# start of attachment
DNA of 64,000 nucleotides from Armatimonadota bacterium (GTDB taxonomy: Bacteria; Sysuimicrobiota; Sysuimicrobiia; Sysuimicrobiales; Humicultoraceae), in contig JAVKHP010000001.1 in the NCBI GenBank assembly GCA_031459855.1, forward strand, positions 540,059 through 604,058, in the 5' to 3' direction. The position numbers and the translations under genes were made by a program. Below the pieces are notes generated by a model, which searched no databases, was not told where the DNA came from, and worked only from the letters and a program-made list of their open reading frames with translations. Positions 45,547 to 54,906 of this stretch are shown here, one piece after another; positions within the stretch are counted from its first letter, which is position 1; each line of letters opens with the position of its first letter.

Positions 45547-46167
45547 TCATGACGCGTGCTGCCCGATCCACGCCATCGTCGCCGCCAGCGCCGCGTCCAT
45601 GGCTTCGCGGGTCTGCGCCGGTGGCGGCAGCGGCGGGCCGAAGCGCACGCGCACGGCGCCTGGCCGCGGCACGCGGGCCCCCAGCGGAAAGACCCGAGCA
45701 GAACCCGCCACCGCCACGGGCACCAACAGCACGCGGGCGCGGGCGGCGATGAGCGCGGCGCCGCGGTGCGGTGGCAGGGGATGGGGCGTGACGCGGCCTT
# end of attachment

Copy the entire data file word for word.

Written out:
DNA of 64,000 nucleotides from Armatimonadota bacterium (GTDB taxonomy: Bacteria; Sysuimicrobiota; Sysuimicrobiia; Sysuimicrobiales; Humicultoraceae), in contig JAVKHP010000001.1 in the NCBI GenBank assembly GCA_031459855.1, forward strand, positions 540,059 through 604,058, in the 5' to 3' direction. The position numbers and the translations under genes were made by a program. Below the pieces are notes generated by a model, which searched no databases, was not told where the DNA came from, and worked only from the letters and a program-made list of their open reading frames with translations. Positions 45,547 to 54,906 of this stretch are shown here, one piece after another; positions within the stretch are counted from its first letter, which is position 1; each line of letters opens with the position of its first letter.

Positions 45547-46167
45547 TCATGACGCGTGCTGCCCGATCCACGCCATCGTCGCCGCCAGCGCCGCGTCCAT
45601 GGCTTCGCGGGTCTGCGCCGGTGGCGGCAGCGGCGGGCCGAAGCGCACGCGCACGGCGCCTGGCCGCGGCACGCGGGCCCCCAGCGGAAAGACCCGAGCA
45701 GAACCCGCCACCGCCACGGGCACCAACAGCACGCGGGCGCGGGCGGCGATGAGCGCGGCGCCGCGGTGCGGTGGCAGGGGATGGGGCGTGACGCGGCCTT